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Rush on Brown's Impact vs. Bengals: 'He's a Baller'


ARLINGTON, Texas - To upset the Cincinnati Bengals, the Dallas Cowboys were going to need a receiver or two to step up big and assist Cooper Rush in stepping on for an injured Dak Prescott. What they got on Sunday was a performance from Noah Brown that was nothing short of impressive - the football equivalent of building an ark to avoid the coming flood disguised as an 0-2 start to the season.

Brown built upon the momentum he established with Prescott in the eventual loss to the Buccaneers in Week 1 and has now become the most productive receiver on the Cowboys roster through the first two games: reeling in a combined 159 yards and a touchdown on 14 targets between two different quarterbacks.

"It feels extremely satisfying," said Brown following the upset on Sunday. "This organization put a lot of trust in me for a long time. To come out here on the big stage and make the big play - I was happy to be able to do that for my guys."

Brown racked up a 91-yard, one touchdown afternoon against the Bengals and, for reference, that amounted to 38.7% of Rush's pass production - including a clutch 12-yard reception on the final drive that helped set up Brett Maher for the game-winning 50-yard kick.

His chemistry with Rush is evident, and the Cowboys will continue to lean on it going forward.

"It's huge, and it's a testament to all the work we've put in that not a lot of people get to see from Coop and from me in the past, really," Brown said. "But the work showed today."

For his part, Rush couldn't offer enough praise for a receiver he signed onto the Cowboys roster with back in 2017.

"He's a baller," said Rush. "We've been together since we were rookies, and we're still around and he just keeps getting better year after year - earning that starting spot. You guys got to see tonight why [that is]. All he does is make tough catches.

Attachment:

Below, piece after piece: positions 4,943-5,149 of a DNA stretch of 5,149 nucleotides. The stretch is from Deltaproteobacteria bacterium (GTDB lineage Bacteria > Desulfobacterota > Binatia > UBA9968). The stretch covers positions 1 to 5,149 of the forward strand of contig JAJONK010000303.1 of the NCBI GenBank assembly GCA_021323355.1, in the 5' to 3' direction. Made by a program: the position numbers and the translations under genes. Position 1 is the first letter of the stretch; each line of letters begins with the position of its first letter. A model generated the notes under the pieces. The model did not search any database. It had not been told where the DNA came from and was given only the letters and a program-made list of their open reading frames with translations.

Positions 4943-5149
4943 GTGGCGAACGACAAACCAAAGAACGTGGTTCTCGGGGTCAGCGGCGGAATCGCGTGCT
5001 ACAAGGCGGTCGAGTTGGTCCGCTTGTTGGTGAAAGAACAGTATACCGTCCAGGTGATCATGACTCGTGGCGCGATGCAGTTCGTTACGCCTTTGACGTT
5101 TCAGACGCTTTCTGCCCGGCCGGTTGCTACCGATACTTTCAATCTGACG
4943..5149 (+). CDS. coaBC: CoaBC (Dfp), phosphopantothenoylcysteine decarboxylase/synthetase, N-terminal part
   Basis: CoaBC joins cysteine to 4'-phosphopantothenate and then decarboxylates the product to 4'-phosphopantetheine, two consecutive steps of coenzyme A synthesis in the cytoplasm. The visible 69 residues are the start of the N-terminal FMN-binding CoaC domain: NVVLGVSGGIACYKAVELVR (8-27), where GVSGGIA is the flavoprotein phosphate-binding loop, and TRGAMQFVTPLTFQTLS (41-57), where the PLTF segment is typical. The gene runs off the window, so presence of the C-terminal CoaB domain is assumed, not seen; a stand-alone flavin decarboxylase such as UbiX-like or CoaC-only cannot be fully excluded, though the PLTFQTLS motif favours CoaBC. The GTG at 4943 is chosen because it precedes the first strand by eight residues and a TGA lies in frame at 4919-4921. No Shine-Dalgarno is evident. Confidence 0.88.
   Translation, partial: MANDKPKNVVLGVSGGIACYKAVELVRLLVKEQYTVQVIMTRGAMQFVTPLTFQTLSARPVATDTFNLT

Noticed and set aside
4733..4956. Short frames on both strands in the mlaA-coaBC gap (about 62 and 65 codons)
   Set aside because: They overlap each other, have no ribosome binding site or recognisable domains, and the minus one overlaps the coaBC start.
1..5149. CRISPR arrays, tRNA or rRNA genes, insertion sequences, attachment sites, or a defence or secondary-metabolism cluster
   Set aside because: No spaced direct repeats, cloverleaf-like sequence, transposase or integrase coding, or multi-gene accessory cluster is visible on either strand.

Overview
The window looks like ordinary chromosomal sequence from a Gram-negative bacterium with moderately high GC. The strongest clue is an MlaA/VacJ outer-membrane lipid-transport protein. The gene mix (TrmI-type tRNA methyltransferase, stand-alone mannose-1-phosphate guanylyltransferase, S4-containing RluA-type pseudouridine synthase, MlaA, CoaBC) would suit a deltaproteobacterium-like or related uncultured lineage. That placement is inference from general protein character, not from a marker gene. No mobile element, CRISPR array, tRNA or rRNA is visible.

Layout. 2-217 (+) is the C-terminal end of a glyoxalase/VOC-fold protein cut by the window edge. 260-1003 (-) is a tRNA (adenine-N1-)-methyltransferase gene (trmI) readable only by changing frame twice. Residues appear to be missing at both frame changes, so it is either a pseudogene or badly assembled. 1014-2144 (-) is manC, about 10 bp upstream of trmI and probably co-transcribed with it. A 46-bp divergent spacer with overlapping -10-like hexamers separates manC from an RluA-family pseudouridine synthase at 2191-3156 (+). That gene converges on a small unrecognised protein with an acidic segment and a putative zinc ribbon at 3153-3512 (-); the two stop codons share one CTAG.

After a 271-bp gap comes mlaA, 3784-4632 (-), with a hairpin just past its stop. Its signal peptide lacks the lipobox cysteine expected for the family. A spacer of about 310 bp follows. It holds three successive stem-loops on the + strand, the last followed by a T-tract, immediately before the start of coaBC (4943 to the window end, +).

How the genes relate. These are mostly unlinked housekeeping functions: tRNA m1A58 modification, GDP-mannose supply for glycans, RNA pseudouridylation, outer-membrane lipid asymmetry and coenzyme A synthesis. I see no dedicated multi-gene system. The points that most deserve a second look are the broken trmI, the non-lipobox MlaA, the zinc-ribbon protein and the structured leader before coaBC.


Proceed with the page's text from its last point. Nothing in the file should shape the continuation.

"He's [always] in the right place at the right time. … He's a heckuva player."

Brown has ingratiated himself with Mike McCarthy's coaching staff much the way he did with Jason Garrett's, in large part due to his willingness to do the dirty work in addition to serving double duty as an offensive option.

"It's great, but I was out there doing the dirty work, too," Brown said. "I always take pride in that: take pride in getting open, take pride in blocking - whatever I gotta do."

But, to this point, it was injury that slowed his career early on followed by the presence of four-time Pro Bowl wideout Amari Cooper, a healthy Michael Gallup and star fourth-stringer Cedrick Wilson.

Nowadays, though, with Cooper traded, Wilson now in Miami by way of free agency and Gallup still working his way back to the field for the Cowboys, the onus is on Brown to be the veteran presence in a room filled with youth - including CeeDee Lamb - and he's showing he can be the Cool Hand Luke of the bunch.

"He's so competitive," said McCarthy. " … Just the offseason he had - the anticipation of the opportunity he was gonna have this year. You're seeing the payoff of it. Tough, tough football player both on offense and on special teams.

"I love the way he plays. How many receivers are you going to see who are [also] your personal punt protector? That's one tough dude."

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